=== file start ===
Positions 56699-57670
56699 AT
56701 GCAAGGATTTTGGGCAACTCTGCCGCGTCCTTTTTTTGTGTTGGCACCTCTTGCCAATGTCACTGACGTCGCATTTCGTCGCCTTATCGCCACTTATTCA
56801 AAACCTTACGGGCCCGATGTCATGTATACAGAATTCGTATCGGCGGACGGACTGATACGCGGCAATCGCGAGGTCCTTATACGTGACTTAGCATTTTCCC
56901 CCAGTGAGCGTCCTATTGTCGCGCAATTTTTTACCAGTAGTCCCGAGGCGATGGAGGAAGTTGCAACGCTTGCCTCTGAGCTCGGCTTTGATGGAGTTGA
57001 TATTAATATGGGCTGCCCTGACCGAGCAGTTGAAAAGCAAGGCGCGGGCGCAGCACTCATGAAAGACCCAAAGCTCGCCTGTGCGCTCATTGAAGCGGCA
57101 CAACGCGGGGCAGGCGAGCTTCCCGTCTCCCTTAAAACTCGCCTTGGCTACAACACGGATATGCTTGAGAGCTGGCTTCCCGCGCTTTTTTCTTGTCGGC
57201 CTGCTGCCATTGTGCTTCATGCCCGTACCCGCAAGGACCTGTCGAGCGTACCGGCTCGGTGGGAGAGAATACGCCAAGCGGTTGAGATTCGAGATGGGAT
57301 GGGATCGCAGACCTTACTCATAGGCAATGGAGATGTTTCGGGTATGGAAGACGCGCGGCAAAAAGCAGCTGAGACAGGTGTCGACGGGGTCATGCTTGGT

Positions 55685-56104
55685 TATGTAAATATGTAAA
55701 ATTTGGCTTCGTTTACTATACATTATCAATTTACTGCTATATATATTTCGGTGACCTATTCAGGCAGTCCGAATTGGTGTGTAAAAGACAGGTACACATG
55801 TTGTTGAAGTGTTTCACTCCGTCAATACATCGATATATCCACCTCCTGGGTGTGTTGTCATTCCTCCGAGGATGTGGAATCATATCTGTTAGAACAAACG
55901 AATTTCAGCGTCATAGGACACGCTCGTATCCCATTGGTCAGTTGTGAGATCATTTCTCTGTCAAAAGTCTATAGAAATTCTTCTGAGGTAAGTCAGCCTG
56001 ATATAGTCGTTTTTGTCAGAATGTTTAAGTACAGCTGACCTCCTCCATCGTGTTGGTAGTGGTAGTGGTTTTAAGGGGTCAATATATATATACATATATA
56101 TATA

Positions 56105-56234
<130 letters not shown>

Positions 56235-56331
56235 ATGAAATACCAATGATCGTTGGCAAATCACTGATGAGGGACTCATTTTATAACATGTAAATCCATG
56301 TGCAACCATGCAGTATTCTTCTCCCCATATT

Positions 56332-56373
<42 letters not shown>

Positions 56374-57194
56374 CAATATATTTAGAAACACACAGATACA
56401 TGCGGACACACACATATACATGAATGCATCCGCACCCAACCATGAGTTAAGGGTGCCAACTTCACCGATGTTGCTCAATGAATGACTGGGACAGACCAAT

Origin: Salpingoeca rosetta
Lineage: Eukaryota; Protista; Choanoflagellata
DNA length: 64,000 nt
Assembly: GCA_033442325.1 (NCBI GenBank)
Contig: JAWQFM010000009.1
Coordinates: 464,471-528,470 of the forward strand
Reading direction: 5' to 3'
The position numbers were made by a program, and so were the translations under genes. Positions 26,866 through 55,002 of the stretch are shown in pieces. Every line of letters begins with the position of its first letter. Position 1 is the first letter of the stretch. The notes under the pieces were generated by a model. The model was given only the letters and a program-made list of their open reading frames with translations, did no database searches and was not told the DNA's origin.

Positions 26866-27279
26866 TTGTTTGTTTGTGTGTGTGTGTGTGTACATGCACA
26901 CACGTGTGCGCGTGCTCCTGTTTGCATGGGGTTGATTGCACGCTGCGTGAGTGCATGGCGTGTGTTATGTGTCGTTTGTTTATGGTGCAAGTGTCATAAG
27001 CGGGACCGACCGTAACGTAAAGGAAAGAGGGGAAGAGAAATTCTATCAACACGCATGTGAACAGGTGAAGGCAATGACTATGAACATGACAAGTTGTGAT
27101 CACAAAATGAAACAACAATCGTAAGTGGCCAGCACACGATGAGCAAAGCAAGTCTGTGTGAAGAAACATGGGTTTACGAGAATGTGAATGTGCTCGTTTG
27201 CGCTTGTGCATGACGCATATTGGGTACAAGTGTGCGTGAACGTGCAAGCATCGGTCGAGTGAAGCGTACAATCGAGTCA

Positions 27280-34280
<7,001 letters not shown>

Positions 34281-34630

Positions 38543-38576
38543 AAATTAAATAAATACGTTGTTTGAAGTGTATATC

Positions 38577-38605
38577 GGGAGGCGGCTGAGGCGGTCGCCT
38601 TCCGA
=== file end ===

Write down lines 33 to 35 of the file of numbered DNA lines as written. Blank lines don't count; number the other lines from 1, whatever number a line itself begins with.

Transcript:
Reading direction: 5' to 3'
The position numbers were made by a program, and so were the translations under genes. Positions 26,866 through 55,002 of the stretch are shown in pieces. Every line of letters begins with the position of its first letter. Position 1 is the first letter of the stretch. The notes under the pieces were generated by a model. The model was given only the letters and a program-made list of their open reading frames with translations, did no database searches and was not told the DNA's origin.

Positions 26866-27279